# How do singularities of a function on a complex plane affect real line behavior?

1. Oct 9, 2007

### Simfish

consider the function

$$\frac{1}{\epsilon^2 + z^2}$$

So we know that there are two poles, one at $$z = i \epsilon$$, one at $$z = - i \epsilon$$. So when this function never hits 0 on the real line, how do the singularities affect its behavior on the line?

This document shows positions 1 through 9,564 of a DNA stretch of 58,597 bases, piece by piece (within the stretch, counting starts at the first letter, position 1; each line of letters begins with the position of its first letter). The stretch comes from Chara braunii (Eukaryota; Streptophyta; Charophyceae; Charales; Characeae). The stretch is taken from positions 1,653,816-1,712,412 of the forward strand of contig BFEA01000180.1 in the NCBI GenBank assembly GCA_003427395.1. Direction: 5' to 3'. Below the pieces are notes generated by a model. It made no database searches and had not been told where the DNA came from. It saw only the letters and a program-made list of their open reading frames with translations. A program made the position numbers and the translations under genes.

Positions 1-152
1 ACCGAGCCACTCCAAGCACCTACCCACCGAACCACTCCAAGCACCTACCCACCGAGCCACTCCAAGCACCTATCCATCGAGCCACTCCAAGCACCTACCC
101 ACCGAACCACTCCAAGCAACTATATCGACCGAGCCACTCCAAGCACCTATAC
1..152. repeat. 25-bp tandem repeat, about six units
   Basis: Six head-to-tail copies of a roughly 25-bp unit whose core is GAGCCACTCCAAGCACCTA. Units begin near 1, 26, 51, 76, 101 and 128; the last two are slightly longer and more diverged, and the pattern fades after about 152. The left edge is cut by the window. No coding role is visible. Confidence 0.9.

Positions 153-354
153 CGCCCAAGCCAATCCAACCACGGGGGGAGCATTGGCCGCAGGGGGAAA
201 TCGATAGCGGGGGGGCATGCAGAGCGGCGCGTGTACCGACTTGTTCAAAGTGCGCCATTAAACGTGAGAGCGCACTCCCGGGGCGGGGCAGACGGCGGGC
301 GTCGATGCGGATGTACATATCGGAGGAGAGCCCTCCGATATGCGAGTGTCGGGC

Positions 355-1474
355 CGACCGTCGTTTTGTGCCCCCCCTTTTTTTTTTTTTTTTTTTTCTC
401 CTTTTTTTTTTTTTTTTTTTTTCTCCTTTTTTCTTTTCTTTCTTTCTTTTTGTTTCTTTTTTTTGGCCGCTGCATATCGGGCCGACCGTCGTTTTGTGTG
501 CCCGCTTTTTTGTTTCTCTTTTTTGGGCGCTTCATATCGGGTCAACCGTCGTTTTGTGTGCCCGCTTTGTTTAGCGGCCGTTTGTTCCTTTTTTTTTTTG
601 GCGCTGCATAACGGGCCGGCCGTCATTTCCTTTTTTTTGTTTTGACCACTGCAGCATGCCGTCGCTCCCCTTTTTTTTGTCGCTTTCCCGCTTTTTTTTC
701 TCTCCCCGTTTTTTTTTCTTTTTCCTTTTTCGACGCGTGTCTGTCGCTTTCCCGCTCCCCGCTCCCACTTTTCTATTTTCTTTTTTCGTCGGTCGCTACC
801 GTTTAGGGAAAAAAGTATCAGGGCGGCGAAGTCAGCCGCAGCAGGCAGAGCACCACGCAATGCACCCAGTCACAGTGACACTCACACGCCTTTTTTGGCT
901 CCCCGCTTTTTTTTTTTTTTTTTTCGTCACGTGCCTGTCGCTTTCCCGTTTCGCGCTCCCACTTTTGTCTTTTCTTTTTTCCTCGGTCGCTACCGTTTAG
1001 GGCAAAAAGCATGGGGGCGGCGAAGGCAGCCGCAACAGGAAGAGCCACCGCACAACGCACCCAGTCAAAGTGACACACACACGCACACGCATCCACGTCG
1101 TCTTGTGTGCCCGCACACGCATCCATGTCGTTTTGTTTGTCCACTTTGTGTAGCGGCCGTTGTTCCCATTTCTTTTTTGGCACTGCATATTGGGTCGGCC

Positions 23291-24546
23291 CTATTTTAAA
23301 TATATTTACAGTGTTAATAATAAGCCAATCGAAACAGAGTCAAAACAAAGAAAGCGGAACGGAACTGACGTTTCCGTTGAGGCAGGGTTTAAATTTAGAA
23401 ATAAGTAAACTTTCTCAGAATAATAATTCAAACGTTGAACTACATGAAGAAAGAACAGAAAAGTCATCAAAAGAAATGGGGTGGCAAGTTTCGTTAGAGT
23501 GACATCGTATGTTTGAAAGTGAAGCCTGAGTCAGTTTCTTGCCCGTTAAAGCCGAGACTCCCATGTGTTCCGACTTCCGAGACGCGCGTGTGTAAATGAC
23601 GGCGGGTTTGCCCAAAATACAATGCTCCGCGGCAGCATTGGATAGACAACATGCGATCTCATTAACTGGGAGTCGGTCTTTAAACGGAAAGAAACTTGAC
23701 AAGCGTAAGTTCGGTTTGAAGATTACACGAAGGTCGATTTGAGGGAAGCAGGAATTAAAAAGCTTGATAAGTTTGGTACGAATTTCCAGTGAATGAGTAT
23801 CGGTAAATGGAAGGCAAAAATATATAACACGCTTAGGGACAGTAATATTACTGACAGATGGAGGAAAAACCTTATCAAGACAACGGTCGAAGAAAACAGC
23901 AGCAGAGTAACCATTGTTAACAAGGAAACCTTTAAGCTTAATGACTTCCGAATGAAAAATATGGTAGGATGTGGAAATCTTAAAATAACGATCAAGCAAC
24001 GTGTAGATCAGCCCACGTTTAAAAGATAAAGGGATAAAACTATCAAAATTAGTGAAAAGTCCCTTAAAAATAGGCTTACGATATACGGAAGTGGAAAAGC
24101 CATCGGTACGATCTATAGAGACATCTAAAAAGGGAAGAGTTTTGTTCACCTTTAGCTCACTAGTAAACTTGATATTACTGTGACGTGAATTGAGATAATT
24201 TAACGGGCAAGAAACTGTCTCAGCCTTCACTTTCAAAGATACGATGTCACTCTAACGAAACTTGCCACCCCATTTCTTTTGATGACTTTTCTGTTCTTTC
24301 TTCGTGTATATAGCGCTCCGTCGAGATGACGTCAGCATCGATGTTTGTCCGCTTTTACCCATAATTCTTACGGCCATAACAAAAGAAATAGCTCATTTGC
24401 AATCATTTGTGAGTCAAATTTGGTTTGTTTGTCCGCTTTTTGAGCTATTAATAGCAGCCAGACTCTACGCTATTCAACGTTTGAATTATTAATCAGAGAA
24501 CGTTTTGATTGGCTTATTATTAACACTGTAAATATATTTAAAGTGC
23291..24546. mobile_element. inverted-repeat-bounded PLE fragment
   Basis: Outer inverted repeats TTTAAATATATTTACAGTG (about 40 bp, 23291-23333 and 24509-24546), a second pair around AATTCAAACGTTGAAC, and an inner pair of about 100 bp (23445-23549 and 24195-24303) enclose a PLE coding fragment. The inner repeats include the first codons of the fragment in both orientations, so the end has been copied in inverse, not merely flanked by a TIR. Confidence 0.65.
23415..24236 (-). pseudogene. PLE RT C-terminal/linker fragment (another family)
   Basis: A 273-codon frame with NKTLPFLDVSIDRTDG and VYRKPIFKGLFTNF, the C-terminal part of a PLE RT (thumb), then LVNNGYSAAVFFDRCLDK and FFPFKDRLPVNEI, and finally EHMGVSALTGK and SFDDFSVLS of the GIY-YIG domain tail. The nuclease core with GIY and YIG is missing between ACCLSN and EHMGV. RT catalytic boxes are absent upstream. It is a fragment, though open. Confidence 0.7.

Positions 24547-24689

Okay, so poles are a subclass of singularities. I think that $$z = i \epsilon$$ and $$z = - i \epsilon$$ are poles - I may be wrong here. The question is - how do complex singularities (complex poles in this case) affect a function's behavior when the function is plotted on the real line?

Last edited: Oct 9, 2007
2. Oct 9, 2007

### mathwonk

they determine the radius of convergence of the real taylor series for the function, in this case it is e, about x=0.